Giveaway Week – GL.iNet GL-S10 BLE to MQTT Gateway

GL.inet GL-S10 review

The sixth prize of this year’s Giveaway Week will be GL.iNET GL-S10 BLE to MQTT gateway based on the ESP32 microcontroller and offering Ethernet, WiFi, and Bluetooth LE connectivity. The gateway is used to gather data from Bluetooth LE devices such as beacons and can be used in warehouses, shopping malls, airports, exhibition halls, tourist attractions, etc… for personnel management, asset management, environmental monitoring, indoor navigation, and more. I reviewed the ESP32-based BLE to MQTT gateway with the provided BLE beacon at the end of last year using MQTT X open-source client and the GL-S10 Tool App for Android. It allowed me to send commands through MQTT topics, for example, to set or retrieve the beacon’s (WiFi) configuration, and receive the data through MQTT subscriptions. Some of the data include the MAC address, RSSI, ad (Broadcast data advData), and a timestamp. It took some effort to get it working, but […]

b-parasite Bluetooth LE plant sensor gets Zigbee support

rbaron’s b-parasite is an open-source hardware Bluetooth LE plant watering sensor that can measure soil moisture and ambient temperature/humidity/light and works with ESPHome, Home Assistant, or any macOS or Linux platforms including the Raspberry Pi boards. It is based nRF52840 multi-protocol wireless microcontroller, so stanvn decided to add Zigbee support to the b-parasite through the “Zigbee Plant Sensor” firmware based on the Nordic Semi nRF5 SDK for nRF52 series of SoCs and working with Zigbee2MQTT. Let’s have a look at b-parasite hardware specifications first: Wireless MCU – Nordic Semi nRF52840 Arm Cortex-M4F multi-protocol wireless microcontroller with Bluetooth LE 5.0 and 802.15.4 (Zigbee/Thread) radios, 1024 KB flash, 256KB SRAM Sensors Capacitive soil moisture sensor Sensirion SHTC3 temperature and humidity sensor ALS-PT19 light sensor Power – ~200 mAh CR2032 coin-cell battery estimated to last for a couple of years with readings every 10 minutes The GitHub repository for the board contains the […]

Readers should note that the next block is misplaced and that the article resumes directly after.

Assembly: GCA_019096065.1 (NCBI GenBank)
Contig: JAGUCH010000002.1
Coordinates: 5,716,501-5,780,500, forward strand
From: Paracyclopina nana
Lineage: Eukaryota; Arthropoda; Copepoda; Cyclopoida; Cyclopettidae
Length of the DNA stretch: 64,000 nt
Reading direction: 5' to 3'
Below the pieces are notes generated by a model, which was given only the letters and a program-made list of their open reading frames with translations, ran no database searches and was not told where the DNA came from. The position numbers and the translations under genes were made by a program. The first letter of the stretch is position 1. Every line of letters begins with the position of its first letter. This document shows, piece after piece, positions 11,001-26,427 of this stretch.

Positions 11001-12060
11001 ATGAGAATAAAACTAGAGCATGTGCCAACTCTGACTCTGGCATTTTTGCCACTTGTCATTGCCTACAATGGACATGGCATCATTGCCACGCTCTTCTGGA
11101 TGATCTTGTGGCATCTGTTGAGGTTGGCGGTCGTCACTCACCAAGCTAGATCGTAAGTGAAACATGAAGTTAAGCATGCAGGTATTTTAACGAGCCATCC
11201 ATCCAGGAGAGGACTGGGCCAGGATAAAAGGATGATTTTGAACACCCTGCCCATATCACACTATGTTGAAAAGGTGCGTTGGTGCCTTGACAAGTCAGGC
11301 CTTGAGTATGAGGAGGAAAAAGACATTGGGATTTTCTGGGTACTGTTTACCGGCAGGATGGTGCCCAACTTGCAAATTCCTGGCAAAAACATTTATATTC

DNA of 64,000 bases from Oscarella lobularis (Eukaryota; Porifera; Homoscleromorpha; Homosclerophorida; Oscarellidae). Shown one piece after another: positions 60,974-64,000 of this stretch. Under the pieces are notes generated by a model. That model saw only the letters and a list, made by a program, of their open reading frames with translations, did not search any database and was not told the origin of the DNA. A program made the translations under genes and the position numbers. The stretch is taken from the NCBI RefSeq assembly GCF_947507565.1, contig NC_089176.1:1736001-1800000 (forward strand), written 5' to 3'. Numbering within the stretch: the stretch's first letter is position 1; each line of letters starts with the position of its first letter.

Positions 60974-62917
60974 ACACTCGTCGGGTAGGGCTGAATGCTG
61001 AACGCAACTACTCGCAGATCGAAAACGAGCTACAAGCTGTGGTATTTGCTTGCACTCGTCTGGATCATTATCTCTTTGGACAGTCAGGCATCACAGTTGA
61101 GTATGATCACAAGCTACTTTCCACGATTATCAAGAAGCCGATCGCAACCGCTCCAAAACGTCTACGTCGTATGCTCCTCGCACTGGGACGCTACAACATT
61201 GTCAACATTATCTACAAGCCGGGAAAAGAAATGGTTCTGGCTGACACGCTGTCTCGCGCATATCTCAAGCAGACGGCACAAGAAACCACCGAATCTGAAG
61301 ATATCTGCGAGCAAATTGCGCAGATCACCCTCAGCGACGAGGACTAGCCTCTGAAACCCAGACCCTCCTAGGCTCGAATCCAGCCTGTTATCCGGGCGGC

SMLIGHT SLZB-06 – A Zigbee 3.0 to Ethernet, USB, and WiFi adapter with PoE support

Startup SMLIGHT has launched the SLZB-06 Zigbee 3.0 to Ethernet, USB, and WiFi adapter with PoE support that works out of the box with open-source software such as Home Assistant and Zigbee2MQTT. The device combines Texas Instruments’ СС2652Р microcontroller for Zigbee with ESP32 for WiFi, data transfer to Ethernet or USB, and peripheral functions such as LEDs and a button.The design is complemented with Microchip LAN8720 for Ethernet.   SMLIGHT SLZB-06 specifications: Wireless SoCs Texas Instruments CC2652P1FRGZR Arm Cortex-M4F microcontroller @ 48 MHz with 352KB flash, 256KB ROM for protocols and library functions,  80+8KB SRAM, integrated power amplifier, Bluetooth 5.2 Low Energy and 802.15.4 radios Espressif Systems ESP32-DOWDQ5-V3 dual-core processor @ 240MHz with 448 KB ROM, 520 KB SRAM, 16 KB SRAM in RTC, WiFi and BLE connectivity Connectivity Ethernet RJ45 port with PoE support (IEEE 802.3af) implemented through Microchip LAN8720 10/100M Ethernet controller 2.4 GHz WiFi up to 150 […]

Sensirion SCD40 CO2 sensor units for makers: M5Stack UNIT CO2 and TeHyBug ESP8285 device

We just wrote about the Infineon XENSIV PAS CO2 Shield2Go board to measure carbon dioxide (CO2) levels last week, but I’ve just come across two more hardware with a CO2 sensor designed for makers, but based on Sensirion SCD40 sensor instead, and mostly designed to monitor indoor CO2 levels since high concentrations may impact your health negatively. The first one is the M5Stack UNIT CO2 that’s designed to be connected to one of the company’s Core modules through an I2C interface, and TeHyBug portable mini sensor device equipped with ESP8285 WiFi microcontroller, as well as optional AHT10 temperature & humidity sensor and BMP280 pressure sensor, besides the SCD40 sensor. M5Stack UNIT CO2 Specifications: Sensirion SCD40 sensor CO2 Measurement range – 400 ~ 2000 ppm CO2 Sampling accuracy – ±(50 ppm + 5% of reading) Temperature range – -10 – 60°C with 0.8°C   accuracy Humidity range – 0 – 95% RH […]